Morning Joe | December 12, 2012
>> following this over the years. tell us about it.
>> i was there during the civil war and this was my first african civil war and it was uniquely terrifying. of course i'm a journalist and that's mostly what i do, but in this case after i finished my assignment, a few years later i thought i would try to write fiction for a journalist. it seems like a no go zone. i thought i would give it a try. this is taking my experience that is already seeing how i react and how other people would react. watching it play out in a fictional way.
>> the overhappen happelap is through the protagonist of the book?
>> it's a short story. maybe it's a book in the internet sense, but i just downloaded it. i was reading it.
>> how is it?
>> it's -- daniel is a jung reporter. we have known these people and the story seems to be going the way of most realistic stories. the veteran photographer in a war zone where you don't know who is on what side and dangerous occupation covering wars. i will see what happens, but i don't want to ask because i don't want you to tell me that story. the topic of covering this is so much different than it was certainly in vietnam and certainly the first gulf war .
>> as in syria and libya in my tim was last clear, you are not quite sure who is who. one of the scariest things about being there in 2003 was that you forget about the enemy. you weren't even sure if you could trust the people you were with. drugged out teenagers. it's terrifying and a completely different thing. you just have to knock it out by the enemy. it's simple. what actually happened was on the way back from the frontline, i was in a jeep with soldiers and we were stopped by rebels at a check point. they stepped out with guns and they were going to shoot us. i spent 15 minutes getting myself ready to die. they didn't. it felt like it got really close.
>> things have gotten much more difficult for troops in afghanistan . a country you know so much about. unfortunately even on the military bases , u.s. troops are walking around every day wondering if the next afghan soldier they walk past is going to draw a gun and put a bullet in their head.
>> it's the military equivalent you have as a journalist working in a civil war in the mideast. you don't know if you can trust the person you are talking to. for a soldier or a journalist, you are always prepared and never relax.
>> that's the state of mind our troops are in right now in afghanistan . it's got to have a horrific impact and you talked about the impact wondering whether you are going to be shot by a sniper every second of every day. strange things we do to the mind. this state you are talking about seems to make it almost impossible for the troops to carry out their mission effectively.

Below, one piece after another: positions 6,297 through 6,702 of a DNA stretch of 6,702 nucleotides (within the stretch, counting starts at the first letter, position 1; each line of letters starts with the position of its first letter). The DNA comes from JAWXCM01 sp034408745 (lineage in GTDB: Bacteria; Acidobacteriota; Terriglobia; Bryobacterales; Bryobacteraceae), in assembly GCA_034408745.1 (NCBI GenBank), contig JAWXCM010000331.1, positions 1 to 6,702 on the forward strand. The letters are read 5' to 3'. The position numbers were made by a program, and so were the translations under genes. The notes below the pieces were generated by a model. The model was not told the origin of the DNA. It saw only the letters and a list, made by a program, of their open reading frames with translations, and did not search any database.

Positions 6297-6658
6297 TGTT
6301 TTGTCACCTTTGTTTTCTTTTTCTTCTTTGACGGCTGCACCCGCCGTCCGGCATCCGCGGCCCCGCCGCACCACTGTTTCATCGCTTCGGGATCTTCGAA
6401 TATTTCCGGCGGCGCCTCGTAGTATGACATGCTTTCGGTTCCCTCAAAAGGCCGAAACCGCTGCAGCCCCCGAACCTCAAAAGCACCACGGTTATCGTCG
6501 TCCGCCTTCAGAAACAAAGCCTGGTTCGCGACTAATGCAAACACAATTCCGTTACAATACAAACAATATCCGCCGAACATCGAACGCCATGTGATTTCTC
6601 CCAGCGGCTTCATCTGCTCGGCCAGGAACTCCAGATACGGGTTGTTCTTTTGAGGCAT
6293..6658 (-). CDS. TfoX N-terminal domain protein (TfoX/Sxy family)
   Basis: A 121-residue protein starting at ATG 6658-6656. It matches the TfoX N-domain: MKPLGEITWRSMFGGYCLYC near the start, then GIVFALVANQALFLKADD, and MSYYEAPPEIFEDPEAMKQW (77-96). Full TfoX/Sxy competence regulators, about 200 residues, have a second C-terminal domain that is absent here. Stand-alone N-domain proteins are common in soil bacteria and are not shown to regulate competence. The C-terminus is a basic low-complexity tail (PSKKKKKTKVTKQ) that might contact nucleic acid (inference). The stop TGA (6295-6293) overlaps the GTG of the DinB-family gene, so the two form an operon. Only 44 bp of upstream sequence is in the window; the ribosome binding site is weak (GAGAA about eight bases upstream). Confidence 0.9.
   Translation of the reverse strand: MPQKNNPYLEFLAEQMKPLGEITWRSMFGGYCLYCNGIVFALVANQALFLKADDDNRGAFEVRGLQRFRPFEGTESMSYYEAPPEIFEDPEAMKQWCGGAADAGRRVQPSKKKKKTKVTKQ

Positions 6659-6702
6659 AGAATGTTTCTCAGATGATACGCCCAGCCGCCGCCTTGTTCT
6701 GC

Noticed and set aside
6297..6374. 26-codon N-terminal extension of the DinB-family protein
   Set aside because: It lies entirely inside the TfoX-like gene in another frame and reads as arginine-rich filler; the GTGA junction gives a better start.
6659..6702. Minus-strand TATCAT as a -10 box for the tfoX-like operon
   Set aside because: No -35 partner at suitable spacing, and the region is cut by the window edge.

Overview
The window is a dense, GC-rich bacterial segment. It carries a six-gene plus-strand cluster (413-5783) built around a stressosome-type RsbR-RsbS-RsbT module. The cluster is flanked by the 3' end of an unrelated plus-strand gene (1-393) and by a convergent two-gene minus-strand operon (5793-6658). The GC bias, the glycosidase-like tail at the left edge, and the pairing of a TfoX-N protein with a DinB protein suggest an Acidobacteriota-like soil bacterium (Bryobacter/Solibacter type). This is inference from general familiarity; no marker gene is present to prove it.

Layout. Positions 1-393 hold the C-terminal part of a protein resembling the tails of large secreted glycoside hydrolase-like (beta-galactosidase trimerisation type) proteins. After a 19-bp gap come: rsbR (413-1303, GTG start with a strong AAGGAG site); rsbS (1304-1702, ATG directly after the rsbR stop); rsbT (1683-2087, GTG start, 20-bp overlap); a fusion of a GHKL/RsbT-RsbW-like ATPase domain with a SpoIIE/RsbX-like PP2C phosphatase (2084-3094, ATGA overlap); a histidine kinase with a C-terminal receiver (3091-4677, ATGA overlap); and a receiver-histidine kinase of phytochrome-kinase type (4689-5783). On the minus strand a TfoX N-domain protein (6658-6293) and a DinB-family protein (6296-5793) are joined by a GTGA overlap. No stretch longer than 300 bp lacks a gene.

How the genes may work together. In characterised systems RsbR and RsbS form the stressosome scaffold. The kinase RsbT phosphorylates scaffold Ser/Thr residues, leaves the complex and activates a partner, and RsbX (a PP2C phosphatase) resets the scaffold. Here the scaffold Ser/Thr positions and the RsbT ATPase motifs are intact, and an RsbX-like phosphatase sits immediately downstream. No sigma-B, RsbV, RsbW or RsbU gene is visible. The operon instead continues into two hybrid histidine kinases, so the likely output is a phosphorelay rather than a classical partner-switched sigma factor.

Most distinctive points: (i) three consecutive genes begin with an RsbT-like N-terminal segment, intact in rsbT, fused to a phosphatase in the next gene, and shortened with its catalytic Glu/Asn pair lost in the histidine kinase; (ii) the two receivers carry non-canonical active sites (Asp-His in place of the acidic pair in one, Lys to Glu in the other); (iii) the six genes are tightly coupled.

>> i haven't been there in a while, but it's sort of last call. the lights went out and everyone knows they are going home . i think the guys want to make it through in piece and probably aren't thinking that much about the overall mission. that's my guess.
>> while we are looking at the "new york times" article on afghanistan . one out of 23 are ready. how do you think that impacts the mission in terms of morale and the guys who have been there again and again and again. yet we are only at this point.
>> it's probably very, very frustrating. i know from being with american forces over there, they really do think probably correctly they provide their own security. i never saw anyone count on the afghan forces. any american soldiers count on them in a firefight. the embedded trainers, i think they develop a personal feeling for those guys and think it must be frustrating to them to see it not go very well. again, we are leaving. the main thing in a soldier's mind is getting home alive . if the war works or not is secondary. it's not up there with am i going to get home.
>> i have a question just to come back to the characters in the book and your friend tim . camera men and photographers cannot hide. why do they keep going back.
>> every assignment i have been on, they work side by side . if they are writing about something and it's not photographed, they have to work together. the writers are running about the same risks. overall what drives them to take risks, i think there is a sense of commission that this is important. if the world does not see what's happening, the world will be a worse place. there is also personal ambition. it's an impressive job. people are impressed by it. that drives people. doing that job when they come back to a desk job in new york , forget it. it's not going to happen. it's a mix of those things.
>> in these increasingly listly defined war zone in places like syria and libya and egypt where it's not really a war zone , but there is so much contentiousness. there no navy corps men that can you call. tell us about your saving of these programs.
>> after tim died, he was wounded and he bled out. he didn't have to tie. i called it reporters and saving colleagues. the website is risk training.org. we raise money to train free lance war reporters. 90% is done by free lancers. they are usually young. you have to have been in a war zone . it's a free three-day course in new york three times a year. the lodging is free and the training and the medical kit . we are training up the hundreds of reporters who are covering the war zones.
>> the ebook is a world made of blood. you can read it on our blog. sebastian junger .
>> download it right now.
>> there on his new toy.